3. Read Numbers 35:30–34, which outlines the role of witness testimony in the execution of a killer and makes reference to the biblical principle of bloodguilt.
    1. What are the reasons for the law regarding the kind of witness testimony necessary to execute a killer?
    2. What is the root of the principle of bloodguilt (see vv. 18–19 and 31–34)?
  4. Read the Post-biblical Interpretations on 35:6, 35:19, and 35:24 by Dvora E. Weisberg on pages 1030–31.
    1. What parallel does Tanchuma, Mas’ei 11 draw between God’s punishment of Adam and the law regarding the person who commits homicide?
    2. According to Weisberg, why does the Torah emphasize that the blood-avenger himself must put the killer to death? What possible complication does JT Makot 2:5 foresee in this situation?
    3.  What limitations does JT Sanhedrin 3:9 set on who can comprise the assembly that will decide the fate of the killer? What are your views of these limitations?
    4. What kind of punishment do you think society should exact from those who intentionally murder others? What role should vengeance play—if any—in the punishment of such individuals? How has studying the biblical view of these topics influenced your perspective?


Theme 3: Amending God’s Law in the Promised Land: The Limits of Individual Freedom


Numbers 36, the last chapter in the book of Numbers, deals with the case of the daughters of Zelophehad and a problem that arises from God’s decision in Numbers 27 that they can inherit their deceased father’s land. God’s promise to the women conflicts with God’s instructions about how the land should be apportioned among the tribes. The concluding chapter of the parashah addresses the intersection between individual and tribal rights in the Promised Land and establishes the principle that God’s laws can be amended.


  1. Read Numbers 36:1–4, which describes a problem with God’s decision to grant the daughters of Zelophehad the right to inherit their father’s land (Numbers 27).
    1. Who appeals to Moses in verse 1? What is their relationship to the five daughters of Zelophehad?
    2. What is the source of the conflict in verse 2? What problems does this raise for the family heads?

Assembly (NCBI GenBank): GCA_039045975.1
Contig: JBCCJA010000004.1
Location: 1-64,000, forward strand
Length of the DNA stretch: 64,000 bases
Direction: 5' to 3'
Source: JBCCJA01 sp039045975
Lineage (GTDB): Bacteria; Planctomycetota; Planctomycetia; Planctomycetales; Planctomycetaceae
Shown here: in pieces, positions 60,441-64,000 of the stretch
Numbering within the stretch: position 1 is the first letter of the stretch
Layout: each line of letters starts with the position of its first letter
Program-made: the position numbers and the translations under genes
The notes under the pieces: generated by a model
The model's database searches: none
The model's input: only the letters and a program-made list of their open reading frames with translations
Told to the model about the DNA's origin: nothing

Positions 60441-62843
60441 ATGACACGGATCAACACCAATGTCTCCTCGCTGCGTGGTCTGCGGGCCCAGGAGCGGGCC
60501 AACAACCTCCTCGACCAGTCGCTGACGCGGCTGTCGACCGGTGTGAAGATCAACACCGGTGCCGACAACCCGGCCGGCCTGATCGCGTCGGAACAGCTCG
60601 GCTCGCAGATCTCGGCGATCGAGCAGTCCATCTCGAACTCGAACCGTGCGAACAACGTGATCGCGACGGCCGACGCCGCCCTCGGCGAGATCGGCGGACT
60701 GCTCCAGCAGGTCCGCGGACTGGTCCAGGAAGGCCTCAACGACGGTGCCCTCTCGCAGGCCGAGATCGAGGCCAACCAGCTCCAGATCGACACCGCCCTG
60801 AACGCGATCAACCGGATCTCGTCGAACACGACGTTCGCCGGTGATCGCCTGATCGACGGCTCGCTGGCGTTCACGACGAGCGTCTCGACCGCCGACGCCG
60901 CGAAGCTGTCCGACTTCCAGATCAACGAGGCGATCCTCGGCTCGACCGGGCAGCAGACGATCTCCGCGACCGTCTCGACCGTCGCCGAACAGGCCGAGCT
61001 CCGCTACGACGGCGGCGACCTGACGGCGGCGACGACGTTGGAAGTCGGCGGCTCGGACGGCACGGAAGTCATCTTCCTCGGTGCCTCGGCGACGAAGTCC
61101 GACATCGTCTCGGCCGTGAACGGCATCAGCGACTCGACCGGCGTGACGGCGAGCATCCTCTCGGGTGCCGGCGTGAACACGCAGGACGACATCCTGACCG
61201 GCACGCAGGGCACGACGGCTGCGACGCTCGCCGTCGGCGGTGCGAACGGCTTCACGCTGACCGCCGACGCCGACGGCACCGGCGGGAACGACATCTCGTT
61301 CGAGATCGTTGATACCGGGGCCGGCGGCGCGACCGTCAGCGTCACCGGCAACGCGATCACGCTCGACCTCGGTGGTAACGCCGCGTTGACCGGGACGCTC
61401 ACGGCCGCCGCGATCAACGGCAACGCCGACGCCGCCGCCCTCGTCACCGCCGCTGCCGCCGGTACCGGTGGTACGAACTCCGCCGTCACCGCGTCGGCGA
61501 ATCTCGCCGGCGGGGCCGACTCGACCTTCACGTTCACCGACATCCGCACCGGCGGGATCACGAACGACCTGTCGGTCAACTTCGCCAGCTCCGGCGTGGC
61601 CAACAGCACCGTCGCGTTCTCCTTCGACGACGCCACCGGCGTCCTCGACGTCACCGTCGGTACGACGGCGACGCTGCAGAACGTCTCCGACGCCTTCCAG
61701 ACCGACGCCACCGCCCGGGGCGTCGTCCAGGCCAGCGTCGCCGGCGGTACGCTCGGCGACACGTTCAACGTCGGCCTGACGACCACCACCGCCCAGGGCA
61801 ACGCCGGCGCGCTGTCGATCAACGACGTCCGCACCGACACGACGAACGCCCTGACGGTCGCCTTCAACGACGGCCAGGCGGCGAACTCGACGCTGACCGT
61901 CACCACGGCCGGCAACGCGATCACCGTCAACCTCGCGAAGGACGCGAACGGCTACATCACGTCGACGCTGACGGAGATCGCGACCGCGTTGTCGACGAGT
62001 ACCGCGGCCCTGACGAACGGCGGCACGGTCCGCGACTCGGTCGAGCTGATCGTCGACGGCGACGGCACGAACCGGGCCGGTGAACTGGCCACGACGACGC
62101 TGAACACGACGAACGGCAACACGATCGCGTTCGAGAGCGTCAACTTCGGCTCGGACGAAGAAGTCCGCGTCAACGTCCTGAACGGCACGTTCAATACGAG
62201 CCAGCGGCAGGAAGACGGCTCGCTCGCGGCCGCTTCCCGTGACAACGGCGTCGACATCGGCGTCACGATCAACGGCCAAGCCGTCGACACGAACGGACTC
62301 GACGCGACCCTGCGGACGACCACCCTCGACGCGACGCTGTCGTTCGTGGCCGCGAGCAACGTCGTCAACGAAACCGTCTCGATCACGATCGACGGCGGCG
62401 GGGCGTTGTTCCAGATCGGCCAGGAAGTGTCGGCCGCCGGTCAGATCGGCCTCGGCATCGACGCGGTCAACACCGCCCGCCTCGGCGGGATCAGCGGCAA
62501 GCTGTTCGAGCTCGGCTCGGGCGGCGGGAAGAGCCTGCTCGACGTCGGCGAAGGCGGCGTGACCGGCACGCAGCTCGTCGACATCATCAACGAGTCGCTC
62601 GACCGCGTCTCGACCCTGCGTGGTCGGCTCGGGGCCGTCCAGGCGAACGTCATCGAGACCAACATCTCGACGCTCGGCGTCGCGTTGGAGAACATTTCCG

3. According to Eskenazi and Goldstein in their comment on verse 3, what are the possible ways to understand the clan’s concern about the loss of their land? Which reason seems most plausible to you?
  2. Read Numbers 36:5–9, which explains how Moses resolves the conflict.
    1. What is the significance of Moses’ statement in verse 5?
    2. What has God previously commanded regarding the daughters of Zelophehad?
    3. What provision does Moses add in verse 6? Why does Moses add this provision, according to verse 7? According to the Central Commentary, what is the reason for amending the law in this way?
    4. What additional information do we learn about this provision in verses 8–9?
  3. Read Numbers 36:10–12, which describes the resolution of the problem raised by the family heads.
    1. How does the text refer to the daughters of Zelophehad in verse 11? Why, in your view, is this the first listing of the sisters’ names in this parashah?
    2. We learn in verse 11 that the sisters are married to sons of their uncles. According to Eskenazi and Goldstein’s comment on page 1028, what evidence is there that women in ancient Israel may have retained property after marriage and were able to inherit property?
    3. What does the Central Commentary on verse 12 tell us about how the story of the daughters of Zelophehad concludes in Joshua 17? From where do we learn the persistence of the sisters’ names in Israelite tradition?
  4. Read the Another View section, by Masha Turner, on page 1030.
    1. How do the two narratives regarding who may inherit land (this parashah and Numbers 27) demonstrate that some laws in the Torah were created through the cooperative efforts of God and human beings? What problem does this raise regarding the nature of the Torah’s laws?
    2. What are the three cases, other than the one in this parashah, that require God’s intervention and that result in new laws and amendments?